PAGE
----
I’ve recently started reviving from a serious artistic funk in which I haven’t had the inclination or desire to engage in any sort of art at all. I didn’t even want to look at other people’s art, check Instagram, look for “inspiration” online, or anything similar.
I’ve never really experienced anything like this in the past. I wasn’t feeling depressed or anything of the sort, but I do think that I shifted focus to other areas of my life that were more immediately pressing (finances, etc.). I considered pushing on and continuing to work despite feeling very averse to the idea. The advice of many established artists is to “show up and do the work” and so forth. Instead, I truly felt like I just needed to rest my brain and to do nothing.
Now that things have quieted down a bit, I am focusing more on my art again. This time though, I am interested in expanding beyond floral art (not eliminating it entirely, of course). Throughout school and in the months following, I was drawn to florals because they made me happy and it was a subject matter that felt comfortable and easy to me. Now, I’m wanting to branch out and tackle some other subjects (other aspects of botany, rocks, and landscapes). I’m also working on some sewing projects and I’m imagining how I can incorporate sewing and embroidery into my art.
Cathy Johnson recently discussed her recent “dry spell.” I always like to read about how other artists deal with their creative ebbs and flows and it also makes me feel a little less uncomfortable with the whole process.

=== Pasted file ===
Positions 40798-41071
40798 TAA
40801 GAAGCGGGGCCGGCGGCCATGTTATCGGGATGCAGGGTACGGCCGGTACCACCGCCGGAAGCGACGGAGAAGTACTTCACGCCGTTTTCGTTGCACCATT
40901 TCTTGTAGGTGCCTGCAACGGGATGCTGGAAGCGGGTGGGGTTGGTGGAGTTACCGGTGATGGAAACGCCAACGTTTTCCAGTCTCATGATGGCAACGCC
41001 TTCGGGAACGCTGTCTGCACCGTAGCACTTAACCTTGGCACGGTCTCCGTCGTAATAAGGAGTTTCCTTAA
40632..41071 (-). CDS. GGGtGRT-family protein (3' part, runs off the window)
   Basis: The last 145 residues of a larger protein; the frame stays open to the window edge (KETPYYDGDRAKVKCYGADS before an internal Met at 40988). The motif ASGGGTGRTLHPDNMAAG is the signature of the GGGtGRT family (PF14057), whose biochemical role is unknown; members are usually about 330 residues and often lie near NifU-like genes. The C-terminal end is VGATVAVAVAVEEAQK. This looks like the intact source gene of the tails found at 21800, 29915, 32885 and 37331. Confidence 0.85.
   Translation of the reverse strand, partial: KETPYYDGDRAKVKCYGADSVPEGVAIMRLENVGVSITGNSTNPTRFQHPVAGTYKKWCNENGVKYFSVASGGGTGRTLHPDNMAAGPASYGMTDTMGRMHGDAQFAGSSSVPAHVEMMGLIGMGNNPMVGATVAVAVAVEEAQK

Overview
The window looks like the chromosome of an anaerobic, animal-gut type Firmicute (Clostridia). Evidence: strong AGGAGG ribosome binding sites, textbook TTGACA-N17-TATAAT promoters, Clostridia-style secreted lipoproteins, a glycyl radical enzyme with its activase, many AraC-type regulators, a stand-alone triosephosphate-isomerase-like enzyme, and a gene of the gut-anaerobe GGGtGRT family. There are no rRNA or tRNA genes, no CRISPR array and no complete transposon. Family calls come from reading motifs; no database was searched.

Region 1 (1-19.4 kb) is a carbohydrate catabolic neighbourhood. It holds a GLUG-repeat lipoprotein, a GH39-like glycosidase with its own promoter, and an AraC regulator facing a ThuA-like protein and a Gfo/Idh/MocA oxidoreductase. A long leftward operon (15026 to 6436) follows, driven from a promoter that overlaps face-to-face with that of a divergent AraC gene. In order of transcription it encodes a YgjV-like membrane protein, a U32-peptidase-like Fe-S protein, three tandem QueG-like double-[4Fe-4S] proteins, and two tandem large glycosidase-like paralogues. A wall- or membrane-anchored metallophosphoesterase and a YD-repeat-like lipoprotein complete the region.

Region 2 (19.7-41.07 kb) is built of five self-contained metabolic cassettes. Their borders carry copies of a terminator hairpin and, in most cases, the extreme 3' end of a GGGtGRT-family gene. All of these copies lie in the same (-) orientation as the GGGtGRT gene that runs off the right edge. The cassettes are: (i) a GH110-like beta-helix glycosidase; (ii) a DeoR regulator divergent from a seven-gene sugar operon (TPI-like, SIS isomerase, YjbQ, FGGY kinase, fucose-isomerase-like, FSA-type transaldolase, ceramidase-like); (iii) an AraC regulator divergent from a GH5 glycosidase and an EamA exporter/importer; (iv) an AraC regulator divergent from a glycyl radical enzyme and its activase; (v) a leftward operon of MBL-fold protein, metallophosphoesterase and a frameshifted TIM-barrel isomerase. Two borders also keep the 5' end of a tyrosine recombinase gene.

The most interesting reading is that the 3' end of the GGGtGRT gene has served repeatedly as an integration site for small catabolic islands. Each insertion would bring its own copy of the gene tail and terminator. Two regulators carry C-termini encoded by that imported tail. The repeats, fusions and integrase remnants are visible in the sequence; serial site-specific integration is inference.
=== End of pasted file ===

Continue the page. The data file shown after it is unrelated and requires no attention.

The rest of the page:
The following images are some of the pieces I painted in the last several months. Stay tuned for some new work in my next update.
I’ve been doing a lot of drawing, painting, thinking, and planning lately (as well as studying). My mind has been drifting to trees lately: the trunks, branches, and leaves that appear in my sketchbooks, but also the deep roots below. Scientists have found that there is much more going on underground than originally thought (Read: Trees communicate via their own fungi-based “internet”).
When I think of trees, I think of wisdom, strength, and stability. I’ve never had successful New Year’s resolutions in the past, but this year (probably because I am starting a new season after graduation) I really feel like I am starting my life over with a fresh start. I have been thinking of my priorities, and the things I really want to get done. I’ve also been focusing on my health, taking control of stress, and finding ways to incorporate minimalism into my life (Read: Go Deeper, Not Wider).
I’ve been enjoying spending time in my sketchbooks more than ever. Instead of being a task to check off my list, artmaking has become much more of a pleasure than it has been in a long time. I know that this feeling will not last forever, but I’m really loving it for the time being!
The righteous will flourish like a palm tree, they will grow like a cedar of Lebanon; planted in the house of the Lord, they will flourish in the courts of our God. Psalm 92:12-13
For more tree goodness, check out Terri Windling’s blog posts on trees. She writes so poetically, and the photos of her forest are so magical. Be sure to hover over each photo for poetry and quotes.
This is my last post of the year where I’ll review 2017 and look ahead to my art goals for next year. This is also the conclusion of my round up of unposted artwork from the past year. The above images were sketchbook pages in my large moleskine done from life. Even though my time was limited, I worked quite a bit from life over the course of 2017, which I am proud of and want to continue into the next year.